“Sessions” from UAB’s Alys Stephens Center features Rachel Baiman Band and Brother Brothers, May 17-18

Discover and get to know the artists in this original concert series, with cocktails, small bites and inspiring performances.

ASCsessionsJoomla2Rachel BaimanRachel Baiman Band and Brother Brothers will perform in the upcoming “Sessions” series, which showcases some of the best up-and-coming singer-songwriters in Alabama.

The second annual “Sessions” weekend will be May 17-18, presented by the University of Alabama at Birmingham’s Alys Stephens Performing Arts Center.

Discover and get to know the artists in this original concert series. Join the Alys Stephens Center for cocktails, small bites and inspiring performances in the intimate setting of the center’s “black box” Odess Theatre. Seating will be limited. The music starts at 8 p.m. Tickets are $20, $10 for students. Call 205-975-2787 or visit AlysStephens.org.

Friday, May 17: Rachel Baiman Band

Nashville Americana songwriter and multi-instrumentalist Rachel Baiman’s “Shame” (June 2017) was featured on NPR’s “Songs We Love,” called a “rootsy wake-up call” by Folk Alley and described by Vice’s “Noisey” as “flipping off authority one song at a time.” Now Baiman, 27, has released “Thanksgiving,” a self-produced four-song EP featuring her live trio as well as special guests including Molly Tuttle and Josh Oliver. Baiman’s “Thanksgiving” is an intriguing follow-up, allowing her a chance to stretch out stylistically and moving effortlessly between bluegrass, folk, old-time and country.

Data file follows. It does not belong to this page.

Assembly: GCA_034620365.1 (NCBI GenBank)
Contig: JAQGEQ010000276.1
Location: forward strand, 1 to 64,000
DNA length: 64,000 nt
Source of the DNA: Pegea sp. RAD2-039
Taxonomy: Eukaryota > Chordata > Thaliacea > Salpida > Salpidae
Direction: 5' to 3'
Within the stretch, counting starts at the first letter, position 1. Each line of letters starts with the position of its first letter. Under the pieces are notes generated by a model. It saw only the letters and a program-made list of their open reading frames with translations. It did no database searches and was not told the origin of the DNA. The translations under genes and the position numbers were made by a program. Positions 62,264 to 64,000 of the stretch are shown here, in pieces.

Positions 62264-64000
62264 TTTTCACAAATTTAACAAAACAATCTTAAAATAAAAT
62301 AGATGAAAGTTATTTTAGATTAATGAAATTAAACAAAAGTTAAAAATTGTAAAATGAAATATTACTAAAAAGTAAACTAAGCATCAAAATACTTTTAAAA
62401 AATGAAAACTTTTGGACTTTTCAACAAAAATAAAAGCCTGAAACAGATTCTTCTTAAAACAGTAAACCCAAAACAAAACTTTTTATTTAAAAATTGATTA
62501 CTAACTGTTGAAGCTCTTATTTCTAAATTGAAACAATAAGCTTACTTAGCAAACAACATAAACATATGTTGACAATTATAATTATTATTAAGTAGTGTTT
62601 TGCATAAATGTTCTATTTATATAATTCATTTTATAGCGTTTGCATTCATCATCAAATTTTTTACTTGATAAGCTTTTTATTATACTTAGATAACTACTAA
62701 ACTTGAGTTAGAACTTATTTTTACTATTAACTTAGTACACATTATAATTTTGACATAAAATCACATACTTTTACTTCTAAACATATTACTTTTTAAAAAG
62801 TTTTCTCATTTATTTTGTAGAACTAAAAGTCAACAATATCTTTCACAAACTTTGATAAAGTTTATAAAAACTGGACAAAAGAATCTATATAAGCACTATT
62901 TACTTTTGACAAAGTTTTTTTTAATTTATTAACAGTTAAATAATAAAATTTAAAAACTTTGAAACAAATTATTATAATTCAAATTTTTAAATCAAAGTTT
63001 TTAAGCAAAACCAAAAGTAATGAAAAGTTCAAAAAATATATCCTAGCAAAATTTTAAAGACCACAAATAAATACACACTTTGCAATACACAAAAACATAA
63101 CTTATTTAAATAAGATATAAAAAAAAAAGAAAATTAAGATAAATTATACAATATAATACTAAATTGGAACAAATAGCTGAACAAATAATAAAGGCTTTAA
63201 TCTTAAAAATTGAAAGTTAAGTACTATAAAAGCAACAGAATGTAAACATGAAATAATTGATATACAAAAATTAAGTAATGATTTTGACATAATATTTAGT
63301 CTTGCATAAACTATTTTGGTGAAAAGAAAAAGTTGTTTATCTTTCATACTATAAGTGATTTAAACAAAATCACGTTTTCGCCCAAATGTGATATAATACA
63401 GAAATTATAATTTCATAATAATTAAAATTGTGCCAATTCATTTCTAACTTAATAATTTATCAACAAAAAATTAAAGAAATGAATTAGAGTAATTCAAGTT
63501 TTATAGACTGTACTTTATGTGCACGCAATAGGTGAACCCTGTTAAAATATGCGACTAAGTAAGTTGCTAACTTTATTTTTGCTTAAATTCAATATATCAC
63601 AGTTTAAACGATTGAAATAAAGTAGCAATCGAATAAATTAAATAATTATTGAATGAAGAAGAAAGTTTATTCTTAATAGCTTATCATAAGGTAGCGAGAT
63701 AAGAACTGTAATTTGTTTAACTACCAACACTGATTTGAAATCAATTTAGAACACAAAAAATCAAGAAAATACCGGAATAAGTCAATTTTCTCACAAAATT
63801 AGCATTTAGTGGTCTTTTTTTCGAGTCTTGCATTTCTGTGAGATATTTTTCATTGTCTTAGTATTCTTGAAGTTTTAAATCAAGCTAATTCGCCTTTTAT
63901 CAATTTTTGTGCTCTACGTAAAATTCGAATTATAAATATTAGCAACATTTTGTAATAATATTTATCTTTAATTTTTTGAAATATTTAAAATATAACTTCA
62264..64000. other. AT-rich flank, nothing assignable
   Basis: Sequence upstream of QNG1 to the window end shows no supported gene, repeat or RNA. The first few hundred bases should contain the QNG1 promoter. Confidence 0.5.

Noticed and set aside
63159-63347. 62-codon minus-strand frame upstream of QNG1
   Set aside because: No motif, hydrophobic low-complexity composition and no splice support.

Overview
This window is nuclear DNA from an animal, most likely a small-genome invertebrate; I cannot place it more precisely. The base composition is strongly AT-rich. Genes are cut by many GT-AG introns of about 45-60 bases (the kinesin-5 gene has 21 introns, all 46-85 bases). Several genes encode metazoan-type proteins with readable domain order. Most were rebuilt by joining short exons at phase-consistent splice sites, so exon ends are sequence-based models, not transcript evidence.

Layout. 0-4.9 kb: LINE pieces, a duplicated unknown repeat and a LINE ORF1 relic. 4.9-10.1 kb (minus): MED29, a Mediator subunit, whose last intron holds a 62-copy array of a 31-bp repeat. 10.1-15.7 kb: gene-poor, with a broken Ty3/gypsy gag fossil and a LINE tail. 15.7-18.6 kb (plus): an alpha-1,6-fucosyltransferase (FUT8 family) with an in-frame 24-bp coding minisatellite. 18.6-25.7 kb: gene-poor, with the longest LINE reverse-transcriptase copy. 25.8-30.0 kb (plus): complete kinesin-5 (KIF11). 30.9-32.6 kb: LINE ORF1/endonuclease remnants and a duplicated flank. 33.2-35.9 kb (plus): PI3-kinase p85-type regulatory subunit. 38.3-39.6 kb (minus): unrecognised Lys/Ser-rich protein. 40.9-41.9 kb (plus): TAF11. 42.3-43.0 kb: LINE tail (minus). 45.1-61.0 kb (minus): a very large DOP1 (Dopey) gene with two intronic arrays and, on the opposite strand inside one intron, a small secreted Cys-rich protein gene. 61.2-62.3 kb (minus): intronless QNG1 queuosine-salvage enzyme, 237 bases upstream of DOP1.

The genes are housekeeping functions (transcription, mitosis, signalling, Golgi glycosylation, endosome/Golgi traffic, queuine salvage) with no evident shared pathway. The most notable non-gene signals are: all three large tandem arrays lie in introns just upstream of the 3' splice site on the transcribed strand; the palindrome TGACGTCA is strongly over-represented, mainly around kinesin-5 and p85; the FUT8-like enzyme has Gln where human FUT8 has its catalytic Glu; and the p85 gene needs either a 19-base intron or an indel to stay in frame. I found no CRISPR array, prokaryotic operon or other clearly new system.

Saturday, May 18: Brother Brothers

Identical twins Adam and David Moss are a musical duo unlike most others. The Brother Brothers’ sound is striking and undeniably captivating. Often leaning toward the darker, moody elements of Appalachian folk, klezmer and bluegrass traditions, their songs are laden with near perfect sibling harmonies, compelling writing, and imaginative arrangements on cello, guitar and five-string fiddle. With individual storied careers in the Americana scene under their belts, the brothers are finally teaming up to bring their experiences together. Their debut EP “Tugboats”

has garnered noteworthy praise, with Saving Country Music dubbing the duo “the closest thing you can find to Simon and Garfunkel in this century.”